Quentin Tarantino's latest film is a look at Hollywood in 1969 that includes both fake actors like Leonardo DiCaprio's Rick Dalton, and real ones like Sharon Tate, played by Margot Robbie. But in a new interview, Bruce Lee's daughter reacted to Once Upon A Time In Hollywood's portrayal of her father, who pops up in a memorable scene that she found hard to watch. And it's clear she was disappointed by the director's portrayal of the legendary actor. Slight spoilers ahead for Once Upon A Time In Hollywood.
“It was really uncomfortable to sit in the theater and listen to people laugh at my father,” Shannon Lee, who runs BruceLee.com, told TheWrap about watching Once Upon A Time In Hollywood.
In the film, Brad Pitt's stuntman Cliff Booth ends up getting into a fight with Lee, played by Mike Moh, on the set of his TV show The Green Hornet after he boasts that he could defeat Muhammad Ali. The two decide to fight — best two out of three. Lee wins the first round, knocking the aging stuntman to the ground. But, in the second round, Cliff is able to stop Lee's punches and ends up throwing him into a car. The fight is stopped before either man wins, and is pretty much played for laughs.
The scene, according to Shannon, was proof of how the film portrays her dad as “an arrogant a–hole who was full of hot air," which she said that couldn't be further from the truth. “Here, he’s the one with all the puffery and he’s the one challenging Brad Pitt," she noted. "Which is not how he was.
Lee biographer Matthew Polly agreed, telling The Wrap, "Bruce Lee was often a cocky, strutting, braggart, but Tarantino took those traits and exaggerated them to the point of a SNL caricature."
“I understand they want to make the Brad Pitt character this super bad-ass who could beat up Bruce Lee," Shannon added. "But they didn’t need to treat him in the way that white Hollywood did when he was alive.”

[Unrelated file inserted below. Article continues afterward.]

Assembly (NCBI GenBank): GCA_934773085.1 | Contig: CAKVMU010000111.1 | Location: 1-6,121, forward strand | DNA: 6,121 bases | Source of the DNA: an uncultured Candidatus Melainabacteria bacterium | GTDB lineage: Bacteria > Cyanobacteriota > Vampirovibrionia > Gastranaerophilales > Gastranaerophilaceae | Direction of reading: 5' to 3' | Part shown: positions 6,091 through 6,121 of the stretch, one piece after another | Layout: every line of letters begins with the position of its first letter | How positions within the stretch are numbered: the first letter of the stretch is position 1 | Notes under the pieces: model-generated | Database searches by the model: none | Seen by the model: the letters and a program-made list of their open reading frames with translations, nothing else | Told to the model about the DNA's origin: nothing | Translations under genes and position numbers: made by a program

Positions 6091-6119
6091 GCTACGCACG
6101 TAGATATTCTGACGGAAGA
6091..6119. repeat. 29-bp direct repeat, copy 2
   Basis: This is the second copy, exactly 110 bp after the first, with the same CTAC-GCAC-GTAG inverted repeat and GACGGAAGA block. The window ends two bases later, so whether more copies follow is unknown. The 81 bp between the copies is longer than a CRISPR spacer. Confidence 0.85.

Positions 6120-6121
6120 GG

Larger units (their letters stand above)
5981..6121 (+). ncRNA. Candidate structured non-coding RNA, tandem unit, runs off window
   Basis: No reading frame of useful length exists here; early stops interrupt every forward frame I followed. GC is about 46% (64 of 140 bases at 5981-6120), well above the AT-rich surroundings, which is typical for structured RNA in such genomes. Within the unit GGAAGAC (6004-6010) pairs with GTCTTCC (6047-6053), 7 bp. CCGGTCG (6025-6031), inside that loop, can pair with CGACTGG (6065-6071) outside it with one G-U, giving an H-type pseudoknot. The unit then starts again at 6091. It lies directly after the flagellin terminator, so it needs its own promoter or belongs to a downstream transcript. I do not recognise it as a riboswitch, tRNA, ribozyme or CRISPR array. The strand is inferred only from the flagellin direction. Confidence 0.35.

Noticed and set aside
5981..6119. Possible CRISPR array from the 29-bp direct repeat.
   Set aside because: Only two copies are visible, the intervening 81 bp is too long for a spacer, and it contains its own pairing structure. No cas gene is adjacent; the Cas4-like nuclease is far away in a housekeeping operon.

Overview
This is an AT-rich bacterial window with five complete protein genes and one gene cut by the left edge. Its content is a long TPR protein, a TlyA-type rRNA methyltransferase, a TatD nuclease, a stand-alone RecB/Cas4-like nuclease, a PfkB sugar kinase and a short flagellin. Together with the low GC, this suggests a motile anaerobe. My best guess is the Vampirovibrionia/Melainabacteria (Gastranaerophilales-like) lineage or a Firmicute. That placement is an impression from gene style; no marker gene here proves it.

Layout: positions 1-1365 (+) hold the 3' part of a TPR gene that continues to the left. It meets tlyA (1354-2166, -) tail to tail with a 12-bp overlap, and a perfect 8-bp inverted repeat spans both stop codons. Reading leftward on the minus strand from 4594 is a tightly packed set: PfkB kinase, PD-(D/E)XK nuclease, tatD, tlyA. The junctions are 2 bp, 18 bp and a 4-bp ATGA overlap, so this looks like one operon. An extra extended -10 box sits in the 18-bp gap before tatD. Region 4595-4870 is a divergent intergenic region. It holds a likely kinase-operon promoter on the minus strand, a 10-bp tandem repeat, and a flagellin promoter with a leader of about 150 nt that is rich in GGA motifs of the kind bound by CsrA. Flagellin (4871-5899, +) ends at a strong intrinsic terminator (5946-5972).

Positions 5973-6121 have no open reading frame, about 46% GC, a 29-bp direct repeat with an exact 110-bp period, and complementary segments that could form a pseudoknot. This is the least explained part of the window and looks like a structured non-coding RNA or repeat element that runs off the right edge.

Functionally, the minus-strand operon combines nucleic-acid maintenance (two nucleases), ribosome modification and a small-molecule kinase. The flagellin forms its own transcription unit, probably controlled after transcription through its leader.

Shannon made that case that her dad had to fight harder than white performers to be taken seriously in Hollywood. Many credit Bruce Lee with changing how American audiences saw Asian performers.While she said she understood that OUATIH is a "rage fantasy" about two antiheroes, she also asserted that turning the martial arts star into a joke hurts Lee's legacy. “What I’m interested in is raising the consciousness of who Bruce Lee was as a human being and how he lived his life,” she said. “All of that was flushed down the toilet in this portrayal, and made my father into this arrogant punching bag.”
Shannon isn't the only family member of one of real actors who appear in the film to speak out. Tate's sister, Debra expressed her initial concerns with the film, but after talking to Tarantino, had a change of heart. "Quentin is a very stand-up guy; he has a lot of morals," she told Grazia Daily back in May, before seeing the film. "When he presented me with the script I was very happy with it, but I won’t say one word about what happens."
Tarantino has not responded to Shannon's comments, but as discussion about Lee's portrayal in Once Upon A Time In Hollywood continues, it will be interesting to see if the director chooses to weigh in.